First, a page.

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Chapter 2. Get real with MIDI > Dynamics - Pg. 23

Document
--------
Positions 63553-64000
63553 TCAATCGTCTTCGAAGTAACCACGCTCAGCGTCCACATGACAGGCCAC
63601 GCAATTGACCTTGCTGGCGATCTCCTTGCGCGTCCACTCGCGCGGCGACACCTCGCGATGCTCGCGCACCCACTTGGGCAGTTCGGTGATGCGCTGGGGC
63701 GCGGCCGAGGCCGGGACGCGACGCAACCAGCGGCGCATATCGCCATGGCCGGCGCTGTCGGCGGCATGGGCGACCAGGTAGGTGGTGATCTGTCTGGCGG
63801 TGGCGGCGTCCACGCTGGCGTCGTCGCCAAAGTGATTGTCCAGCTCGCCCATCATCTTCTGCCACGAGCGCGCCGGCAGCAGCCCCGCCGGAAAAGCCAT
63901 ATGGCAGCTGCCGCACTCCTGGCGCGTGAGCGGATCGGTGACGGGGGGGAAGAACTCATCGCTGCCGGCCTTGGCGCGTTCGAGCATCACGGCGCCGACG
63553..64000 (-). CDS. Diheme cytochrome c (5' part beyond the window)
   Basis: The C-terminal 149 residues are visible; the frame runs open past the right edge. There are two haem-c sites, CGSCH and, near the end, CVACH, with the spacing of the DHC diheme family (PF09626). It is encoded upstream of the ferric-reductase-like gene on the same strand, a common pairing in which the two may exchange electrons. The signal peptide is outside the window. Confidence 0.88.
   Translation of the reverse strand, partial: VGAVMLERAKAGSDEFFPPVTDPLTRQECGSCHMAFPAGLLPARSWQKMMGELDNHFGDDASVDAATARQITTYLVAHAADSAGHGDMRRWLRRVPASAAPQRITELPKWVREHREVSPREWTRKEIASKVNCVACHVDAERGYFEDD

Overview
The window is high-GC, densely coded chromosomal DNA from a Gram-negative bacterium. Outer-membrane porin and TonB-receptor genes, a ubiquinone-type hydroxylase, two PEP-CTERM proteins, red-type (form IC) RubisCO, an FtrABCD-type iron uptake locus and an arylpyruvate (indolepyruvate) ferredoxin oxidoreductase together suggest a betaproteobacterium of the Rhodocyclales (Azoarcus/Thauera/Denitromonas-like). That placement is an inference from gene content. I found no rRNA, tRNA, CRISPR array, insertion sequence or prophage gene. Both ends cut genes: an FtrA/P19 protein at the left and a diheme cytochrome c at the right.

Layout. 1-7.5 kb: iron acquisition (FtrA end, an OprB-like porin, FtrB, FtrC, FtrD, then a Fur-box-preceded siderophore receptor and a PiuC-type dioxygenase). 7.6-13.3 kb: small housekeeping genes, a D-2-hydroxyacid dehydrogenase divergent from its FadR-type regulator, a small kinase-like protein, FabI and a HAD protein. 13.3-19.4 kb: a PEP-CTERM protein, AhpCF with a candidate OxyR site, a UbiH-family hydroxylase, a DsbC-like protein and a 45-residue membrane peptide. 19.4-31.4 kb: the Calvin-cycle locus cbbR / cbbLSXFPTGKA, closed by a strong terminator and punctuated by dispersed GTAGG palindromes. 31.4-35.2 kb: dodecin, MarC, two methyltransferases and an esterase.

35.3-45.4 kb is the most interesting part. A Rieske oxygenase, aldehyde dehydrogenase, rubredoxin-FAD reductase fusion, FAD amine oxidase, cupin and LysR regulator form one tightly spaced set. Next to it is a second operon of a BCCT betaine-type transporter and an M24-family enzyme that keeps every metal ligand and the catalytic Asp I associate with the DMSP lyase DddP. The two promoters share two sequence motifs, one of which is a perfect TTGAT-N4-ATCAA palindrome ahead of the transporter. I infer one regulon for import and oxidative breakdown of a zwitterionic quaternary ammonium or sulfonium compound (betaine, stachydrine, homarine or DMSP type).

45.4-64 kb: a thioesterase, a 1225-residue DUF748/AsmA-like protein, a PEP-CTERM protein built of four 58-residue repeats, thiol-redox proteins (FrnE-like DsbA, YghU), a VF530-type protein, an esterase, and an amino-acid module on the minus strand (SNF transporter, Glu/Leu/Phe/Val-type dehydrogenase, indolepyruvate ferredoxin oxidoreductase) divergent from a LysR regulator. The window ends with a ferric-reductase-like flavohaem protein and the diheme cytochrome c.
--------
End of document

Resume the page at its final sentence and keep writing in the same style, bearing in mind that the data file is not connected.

Get real with MIDI · Load getreal/horns/horns. 23 Have a listen. What do you think? Examine the sequences in the Score window and you will see that they are all played accurately enough. What do I think? OK I suppose, but I'd want better than that if I was hiring them! View the sequences in the Matrix Edit window and things don't look so tight. If quantization is used while recording, things are very much improved because the actual note lengths are left unchanged but they all start at exactly the same time. This retains the sense of `realness' and is close to how a brass section actually plays. In fact we have achieved exactly what most `real' horn sections strive for! Listen to getreal/horns/hornsqua. Much tighter, but now they lack feeling and sound a bit mechan- ical. A quick way to loosen things up without spoiling the tight feel would be to randomize the notes by a few ticks in the Transform window. A similar effect can be achieved by altering the Q-Strength in the Extended Sequence Parameters box. Depending on the percentage used, only certain notes are moved. It can be progressively applied until the required degree of tightness is heard. Listen to getreal/horns/hornsit. That's more like it. The checks are in the mail! Dynamics A fine musical performance, whatever the genre, usually contains a degree of dynamic variation. It goes without saying that a MIDI sequence that emulates such a performance must also contain the same dynamic ingredients: volume (loud or soft), gradual changes of volume (crescendo and di- minuendo), sudden changes of volume (sforzando) and accented notes. Three MIDI controllers are used dynamically in Logic ­ volume, expression and velocity.